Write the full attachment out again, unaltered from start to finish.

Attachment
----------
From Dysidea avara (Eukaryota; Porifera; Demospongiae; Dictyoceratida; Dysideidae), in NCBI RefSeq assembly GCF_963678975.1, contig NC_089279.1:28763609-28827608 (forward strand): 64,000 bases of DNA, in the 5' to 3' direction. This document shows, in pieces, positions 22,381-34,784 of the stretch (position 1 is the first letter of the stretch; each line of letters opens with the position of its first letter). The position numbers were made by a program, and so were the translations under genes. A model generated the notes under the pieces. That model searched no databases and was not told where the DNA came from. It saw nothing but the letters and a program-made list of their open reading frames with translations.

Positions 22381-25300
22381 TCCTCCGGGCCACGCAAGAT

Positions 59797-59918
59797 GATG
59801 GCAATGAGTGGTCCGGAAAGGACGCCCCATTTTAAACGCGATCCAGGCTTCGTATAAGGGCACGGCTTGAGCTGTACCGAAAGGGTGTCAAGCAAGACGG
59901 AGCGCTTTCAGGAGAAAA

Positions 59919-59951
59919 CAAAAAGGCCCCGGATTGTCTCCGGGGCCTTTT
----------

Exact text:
From Dysidea avara (Eukaryota; Porifera; Demospongiae; Dictyoceratida; Dysideidae), in NCBI RefSeq assembly GCF_963678975.1, contig NC_089279.1:28763609-28827608 (forward strand): 64,000 bases of DNA, in the 5' to 3' direction. This document shows, in pieces, positions 22,381-34,784 of the stretch (position 1 is the first letter of the stretch; each line of letters opens with the position of its first letter). The position numbers were made by a program, and so were the translations under genes. A model generated the notes under the pieces. That model searched no databases and was not told where the DNA came from. It saw nothing but the letters and a program-made list of their open reading frames with translations.

Positions 22381-25300
22381 TCCTCCGGGCCACGCAAGAT

Positions 59797-59918
59797 GATG
59801 GCAATGAGTGGTCCGGAAAGGACGCCCCATTTTAAACGCGATCCAGGCTTCGTATAAGGGCACGGCTTGAGCTGTACCGAAAGGGTGTCAAGCAAGACGG
59901 AGCGCTTTCAGGAGAAAA

Positions 59919-59951
59919 CAAAAAGGCCCCGGATTGTCTCCGGGGCCTTTT